Raiders of the Lost Art – Part 1 by Raymond de Souza, KM


Fidelity to the Truth 

Who doesn’t remember the action-packed first Indiana Jones movie – “Raiders of the Lost

Ark”- that delighted adventure- and archeology-lovers in the early ‘80’s? To find the Ark of the Covenant – the most sacred object in the ancient world – did certainly attract the attention of millions who were – and still are – puzzled about its loss in the Old Testament. The first Indiana Jones movie certainly did a great deal to re-awaken the curiosity and desire among many to know what happened to the mysterious Ark.

The challenging tune chosen for the movie (especially the trumpets, I suggest) added a touch of enthusiasm second to none in the search and find the missing Ark.

I saw the movie for the third time in the mid-nineties, in New Zealand. Of course, I knew that it was entirely fiction, and yet it gave me the idea of revitalizing the search for a lost ART – the lost Art of Catholic Apologetics ‘down under’. That is, thinking with clarity about the objective Truth, putting logic at the service of the Catholic Faith in a culture soaked with relativism.

A few years ago I started a series in the oldest national Catholic newspaper in the United States, The Wanderer. Now it is time to go worldwide online especially to Europe and… Russia!


A number of friends who love the Catholic Church have shared a gentle – but deeply felt complaint – that in their parishes there is virtually nothing to help them learn the Faith in order to defend it. Some of them have asked me to present articles more specifically destined to train new apologists in the mission to defend the Faith. A kind of training course, as it were.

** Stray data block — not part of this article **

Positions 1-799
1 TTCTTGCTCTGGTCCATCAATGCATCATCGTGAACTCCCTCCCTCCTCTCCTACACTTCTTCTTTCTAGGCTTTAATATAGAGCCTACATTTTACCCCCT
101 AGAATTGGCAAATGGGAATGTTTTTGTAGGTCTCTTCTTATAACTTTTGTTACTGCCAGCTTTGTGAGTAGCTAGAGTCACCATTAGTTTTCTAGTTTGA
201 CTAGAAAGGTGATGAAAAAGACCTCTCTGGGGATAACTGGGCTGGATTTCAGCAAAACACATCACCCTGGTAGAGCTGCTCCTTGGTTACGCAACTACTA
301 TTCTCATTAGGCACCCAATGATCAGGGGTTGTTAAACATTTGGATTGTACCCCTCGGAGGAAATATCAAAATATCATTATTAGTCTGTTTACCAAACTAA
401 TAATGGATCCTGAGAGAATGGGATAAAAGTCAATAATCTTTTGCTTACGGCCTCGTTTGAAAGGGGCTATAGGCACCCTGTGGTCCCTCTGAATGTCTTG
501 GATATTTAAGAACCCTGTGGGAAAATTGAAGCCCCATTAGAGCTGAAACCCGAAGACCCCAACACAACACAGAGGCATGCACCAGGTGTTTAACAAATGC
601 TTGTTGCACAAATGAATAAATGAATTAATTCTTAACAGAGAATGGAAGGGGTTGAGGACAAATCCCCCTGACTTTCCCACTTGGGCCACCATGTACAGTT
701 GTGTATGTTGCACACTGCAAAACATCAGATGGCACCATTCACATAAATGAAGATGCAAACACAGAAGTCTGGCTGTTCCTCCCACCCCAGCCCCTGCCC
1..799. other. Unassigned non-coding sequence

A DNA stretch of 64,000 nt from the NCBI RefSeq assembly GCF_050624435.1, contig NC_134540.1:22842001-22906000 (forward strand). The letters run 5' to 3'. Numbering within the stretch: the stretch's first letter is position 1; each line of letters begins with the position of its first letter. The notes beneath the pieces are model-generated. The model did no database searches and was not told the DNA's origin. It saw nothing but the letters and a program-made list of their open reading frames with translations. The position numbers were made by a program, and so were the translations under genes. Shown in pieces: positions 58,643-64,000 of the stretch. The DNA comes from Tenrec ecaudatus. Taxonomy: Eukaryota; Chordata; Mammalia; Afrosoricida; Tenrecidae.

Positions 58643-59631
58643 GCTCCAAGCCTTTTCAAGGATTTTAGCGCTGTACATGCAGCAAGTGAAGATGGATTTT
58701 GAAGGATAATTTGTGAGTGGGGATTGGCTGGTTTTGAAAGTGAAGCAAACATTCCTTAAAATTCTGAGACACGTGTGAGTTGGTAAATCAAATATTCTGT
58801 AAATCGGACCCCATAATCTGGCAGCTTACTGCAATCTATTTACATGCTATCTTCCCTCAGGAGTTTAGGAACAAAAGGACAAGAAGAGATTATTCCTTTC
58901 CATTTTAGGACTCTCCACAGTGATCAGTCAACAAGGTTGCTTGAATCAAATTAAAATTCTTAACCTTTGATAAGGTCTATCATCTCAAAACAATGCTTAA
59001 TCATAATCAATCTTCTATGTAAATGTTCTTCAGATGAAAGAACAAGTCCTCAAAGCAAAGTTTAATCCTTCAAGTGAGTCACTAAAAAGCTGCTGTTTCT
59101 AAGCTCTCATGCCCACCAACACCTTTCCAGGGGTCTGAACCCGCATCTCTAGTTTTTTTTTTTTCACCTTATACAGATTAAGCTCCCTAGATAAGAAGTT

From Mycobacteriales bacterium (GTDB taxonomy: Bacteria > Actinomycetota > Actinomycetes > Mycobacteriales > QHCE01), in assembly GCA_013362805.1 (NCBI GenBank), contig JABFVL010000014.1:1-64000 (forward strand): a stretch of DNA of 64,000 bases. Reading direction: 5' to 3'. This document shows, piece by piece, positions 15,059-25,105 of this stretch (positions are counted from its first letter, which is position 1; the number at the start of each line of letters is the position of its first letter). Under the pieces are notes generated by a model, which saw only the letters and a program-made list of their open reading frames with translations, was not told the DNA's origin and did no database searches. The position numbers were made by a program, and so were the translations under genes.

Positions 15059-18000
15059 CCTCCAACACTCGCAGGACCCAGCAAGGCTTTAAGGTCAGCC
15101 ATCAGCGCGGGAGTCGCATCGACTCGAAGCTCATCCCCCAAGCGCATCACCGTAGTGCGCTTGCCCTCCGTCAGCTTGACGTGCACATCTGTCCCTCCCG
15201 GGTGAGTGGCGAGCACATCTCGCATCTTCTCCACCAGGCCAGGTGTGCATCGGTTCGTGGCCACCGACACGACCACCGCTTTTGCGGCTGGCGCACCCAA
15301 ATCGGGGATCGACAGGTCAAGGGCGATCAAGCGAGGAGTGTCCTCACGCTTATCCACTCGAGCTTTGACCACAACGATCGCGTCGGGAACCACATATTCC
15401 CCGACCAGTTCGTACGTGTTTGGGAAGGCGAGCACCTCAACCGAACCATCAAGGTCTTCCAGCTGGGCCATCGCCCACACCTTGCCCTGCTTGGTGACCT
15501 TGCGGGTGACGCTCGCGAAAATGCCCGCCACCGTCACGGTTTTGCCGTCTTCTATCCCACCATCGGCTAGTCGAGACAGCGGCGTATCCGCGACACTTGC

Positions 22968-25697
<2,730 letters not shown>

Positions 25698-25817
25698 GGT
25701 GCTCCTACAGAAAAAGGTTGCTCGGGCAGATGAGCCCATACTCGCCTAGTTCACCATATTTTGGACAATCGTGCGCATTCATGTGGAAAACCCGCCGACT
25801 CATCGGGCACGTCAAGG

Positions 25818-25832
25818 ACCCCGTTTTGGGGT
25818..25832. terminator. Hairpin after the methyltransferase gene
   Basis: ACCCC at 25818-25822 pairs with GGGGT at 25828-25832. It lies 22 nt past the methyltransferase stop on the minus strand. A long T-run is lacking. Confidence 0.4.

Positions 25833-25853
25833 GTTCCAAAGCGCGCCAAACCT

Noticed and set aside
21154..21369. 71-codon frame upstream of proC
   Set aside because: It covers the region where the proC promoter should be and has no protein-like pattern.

Therefore, I undertook to write a series of articles in Catholic Today in order to encourage as many Catholics as possible to take up the banner of Apologetics and join us in the fray. Therefore, to meet their request, today I start a series titled Raiders of the Lost Art – the art of putting logic at the service of the Faith, which is the very work of Catholic Apologetics..

So we begin by defining the word: Apologetics is the art of presenting the truths of the Faith in a logical and well-reasoned manner. The concept of ‘apologetics’ is taken from the first Epistle of St Peter (3:1):

“Sanctify always the Lord Jesus Christ in your hearts being ready always to satisfy everyone that ask you a reason (or defense, in other translations) of that hope that is in you. But with modesty and fear, having a good conscience; that whereas they may be ashamed who falsely accuse your good conversation in Christ”.

Thus, ‘apologetics’ is taken from the Greek word ‘apologia’ to mean ‘reason’ or ‘defense’. From St Peter’s teaching we can distinguish four basic elements in Apologetics:

  • To sanctify the Lord Jesus Christ in our hearts – to live in His presence – do everything out of love for Him.
  • Satisfy everyone with a reason – that presupposes that you must know the reason, you must know how to present the reason, and you must know how to think with clarity.
  • With modesty and fear, having a good conscience – that presupposes a good mental balance, sanity, clear sense of good and evil, right and wrong, truth and error, order and disorder.
  • Have good conversation in Christ presupposes knowledge of Christ’s ways of thinking – His Mind and the ability to converse with others in His presence.

It’s a whole program in itself!

It all boils down to the evangelical simplicity and clarity: ‘Yes, yes; no, no’ … ‘ He who is not with Me is against Me’ …  ‘He who does not gather together with Me, scatters abroad ’ .. ‘Go and preach to all nations, teaching them to observe all things whatsoever I have commanded you. He who believes and is baptized, will be saved. He who does not believe, will be condemned.’

Consequently, unity in the truth is a fundamental prerequisite of every good Christian mind, as St Paul points it out to us: “Now I beseech you brethren, by the name of Our Lord Jesus Christ, that you all speak the same thing, that there be no schisms among you; that you be perfect in the same mind and the same judgment” – (1 Cor 1:10).